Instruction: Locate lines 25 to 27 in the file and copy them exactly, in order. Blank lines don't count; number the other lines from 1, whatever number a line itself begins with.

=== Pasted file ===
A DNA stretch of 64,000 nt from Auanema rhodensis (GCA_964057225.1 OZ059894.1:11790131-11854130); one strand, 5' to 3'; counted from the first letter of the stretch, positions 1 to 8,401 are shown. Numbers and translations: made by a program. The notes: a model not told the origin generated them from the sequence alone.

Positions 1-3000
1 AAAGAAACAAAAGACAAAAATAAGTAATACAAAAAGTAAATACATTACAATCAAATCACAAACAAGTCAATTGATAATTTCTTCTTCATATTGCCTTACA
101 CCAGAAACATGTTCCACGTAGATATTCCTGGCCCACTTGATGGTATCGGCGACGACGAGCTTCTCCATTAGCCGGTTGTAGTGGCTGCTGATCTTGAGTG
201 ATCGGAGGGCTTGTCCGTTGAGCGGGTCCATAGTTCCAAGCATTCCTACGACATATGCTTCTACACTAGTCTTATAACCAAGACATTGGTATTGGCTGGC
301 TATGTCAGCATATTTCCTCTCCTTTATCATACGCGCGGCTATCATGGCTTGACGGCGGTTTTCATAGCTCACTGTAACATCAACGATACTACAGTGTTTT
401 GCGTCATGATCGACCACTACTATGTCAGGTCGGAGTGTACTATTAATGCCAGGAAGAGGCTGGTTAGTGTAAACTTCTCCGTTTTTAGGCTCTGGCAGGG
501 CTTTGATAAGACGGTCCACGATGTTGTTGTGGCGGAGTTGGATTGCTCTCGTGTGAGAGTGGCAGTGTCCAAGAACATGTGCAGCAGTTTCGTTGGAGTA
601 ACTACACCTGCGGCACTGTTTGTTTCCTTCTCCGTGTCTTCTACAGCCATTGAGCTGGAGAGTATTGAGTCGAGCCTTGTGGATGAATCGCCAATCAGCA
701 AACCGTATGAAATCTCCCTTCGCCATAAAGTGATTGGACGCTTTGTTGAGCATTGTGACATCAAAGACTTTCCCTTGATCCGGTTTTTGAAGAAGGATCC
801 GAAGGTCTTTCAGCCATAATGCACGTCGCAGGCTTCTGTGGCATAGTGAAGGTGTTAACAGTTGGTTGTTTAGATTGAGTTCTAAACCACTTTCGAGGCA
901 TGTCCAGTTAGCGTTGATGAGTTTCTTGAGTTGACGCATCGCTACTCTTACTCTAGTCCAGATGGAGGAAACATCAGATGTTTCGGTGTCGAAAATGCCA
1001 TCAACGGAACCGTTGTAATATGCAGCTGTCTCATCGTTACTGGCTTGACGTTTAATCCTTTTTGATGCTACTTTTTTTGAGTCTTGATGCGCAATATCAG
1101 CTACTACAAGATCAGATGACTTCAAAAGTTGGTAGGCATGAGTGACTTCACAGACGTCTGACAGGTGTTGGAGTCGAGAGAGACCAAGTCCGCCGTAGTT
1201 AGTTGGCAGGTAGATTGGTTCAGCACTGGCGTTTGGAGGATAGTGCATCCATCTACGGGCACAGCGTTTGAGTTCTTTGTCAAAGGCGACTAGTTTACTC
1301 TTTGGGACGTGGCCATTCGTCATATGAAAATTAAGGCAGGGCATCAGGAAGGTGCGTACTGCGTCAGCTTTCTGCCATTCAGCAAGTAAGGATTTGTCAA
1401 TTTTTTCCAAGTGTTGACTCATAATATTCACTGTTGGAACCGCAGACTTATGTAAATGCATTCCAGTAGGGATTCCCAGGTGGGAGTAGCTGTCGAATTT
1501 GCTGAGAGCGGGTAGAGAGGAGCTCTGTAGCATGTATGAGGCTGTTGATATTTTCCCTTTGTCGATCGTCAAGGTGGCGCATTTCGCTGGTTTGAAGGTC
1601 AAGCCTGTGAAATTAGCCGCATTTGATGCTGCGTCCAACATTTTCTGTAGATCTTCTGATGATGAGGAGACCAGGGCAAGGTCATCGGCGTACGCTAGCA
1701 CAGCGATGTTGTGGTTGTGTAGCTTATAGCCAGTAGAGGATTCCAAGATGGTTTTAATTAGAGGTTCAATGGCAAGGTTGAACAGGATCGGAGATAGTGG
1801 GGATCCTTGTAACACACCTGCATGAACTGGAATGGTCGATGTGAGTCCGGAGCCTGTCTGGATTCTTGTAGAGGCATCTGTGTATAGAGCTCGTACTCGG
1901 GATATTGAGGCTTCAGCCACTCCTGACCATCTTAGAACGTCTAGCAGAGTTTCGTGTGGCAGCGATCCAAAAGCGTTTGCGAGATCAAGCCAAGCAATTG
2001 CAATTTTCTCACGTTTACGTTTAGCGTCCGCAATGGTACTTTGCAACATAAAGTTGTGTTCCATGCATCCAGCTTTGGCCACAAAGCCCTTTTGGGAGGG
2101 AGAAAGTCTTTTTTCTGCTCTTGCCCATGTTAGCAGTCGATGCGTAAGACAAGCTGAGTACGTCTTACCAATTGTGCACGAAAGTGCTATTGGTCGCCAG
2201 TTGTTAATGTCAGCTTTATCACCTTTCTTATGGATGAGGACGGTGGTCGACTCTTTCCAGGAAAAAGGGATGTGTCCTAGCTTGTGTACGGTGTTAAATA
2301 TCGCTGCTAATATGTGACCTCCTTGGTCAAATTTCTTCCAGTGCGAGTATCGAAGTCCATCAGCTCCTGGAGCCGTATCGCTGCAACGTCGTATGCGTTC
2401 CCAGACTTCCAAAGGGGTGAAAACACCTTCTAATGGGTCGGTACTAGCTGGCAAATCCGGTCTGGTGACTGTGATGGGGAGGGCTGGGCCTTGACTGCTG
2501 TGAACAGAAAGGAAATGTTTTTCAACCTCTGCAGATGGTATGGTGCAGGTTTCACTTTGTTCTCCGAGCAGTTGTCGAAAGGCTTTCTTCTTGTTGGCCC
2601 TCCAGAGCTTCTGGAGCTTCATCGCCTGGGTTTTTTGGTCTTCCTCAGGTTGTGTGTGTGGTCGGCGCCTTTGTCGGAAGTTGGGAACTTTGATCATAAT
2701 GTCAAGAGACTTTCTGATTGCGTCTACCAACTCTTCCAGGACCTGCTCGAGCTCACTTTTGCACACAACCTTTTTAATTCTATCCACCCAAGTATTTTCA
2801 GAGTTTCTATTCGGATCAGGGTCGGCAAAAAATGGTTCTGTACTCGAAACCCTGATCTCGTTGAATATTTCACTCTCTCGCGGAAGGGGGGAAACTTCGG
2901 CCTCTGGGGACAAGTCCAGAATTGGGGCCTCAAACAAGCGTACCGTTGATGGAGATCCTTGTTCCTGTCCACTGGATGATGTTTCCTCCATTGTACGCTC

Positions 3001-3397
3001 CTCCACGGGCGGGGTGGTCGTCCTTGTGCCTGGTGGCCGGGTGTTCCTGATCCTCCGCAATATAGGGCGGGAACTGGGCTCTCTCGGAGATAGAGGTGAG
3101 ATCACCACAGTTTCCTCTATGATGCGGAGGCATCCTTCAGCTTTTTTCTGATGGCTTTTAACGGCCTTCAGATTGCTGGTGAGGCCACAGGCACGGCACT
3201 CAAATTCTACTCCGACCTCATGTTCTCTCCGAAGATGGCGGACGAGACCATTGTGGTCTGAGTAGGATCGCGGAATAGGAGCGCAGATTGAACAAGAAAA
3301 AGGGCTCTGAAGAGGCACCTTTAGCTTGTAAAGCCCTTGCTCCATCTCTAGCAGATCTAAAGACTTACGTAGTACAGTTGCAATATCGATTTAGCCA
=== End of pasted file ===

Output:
2201 TTGTTAATGTCAGCTTTATCACCTTTCTTATGGATGAGGACGGTGGTCGACTCTTTCCAGGAAAAAGGGATGTGTCCTAGCTTGTGTACGGTGTTAAATA
2301 TCGCTGCTAATATGTGACCTCCTTGGTCAAATTTCTTCCAGTGCGAGTATCGAAGTCCATCAGCTCCTGGAGCCGTATCGCTGCAACGTCGTATGCGTTC
2401 CCAGACTTCCAAAGGGGTGAAAACACCTTCTAATGGGTCGGTACTAGCTGGCAAATCCGGTCTGGTGACTGTGATGGGGAGGGCTGGGCCTTGACTGCTG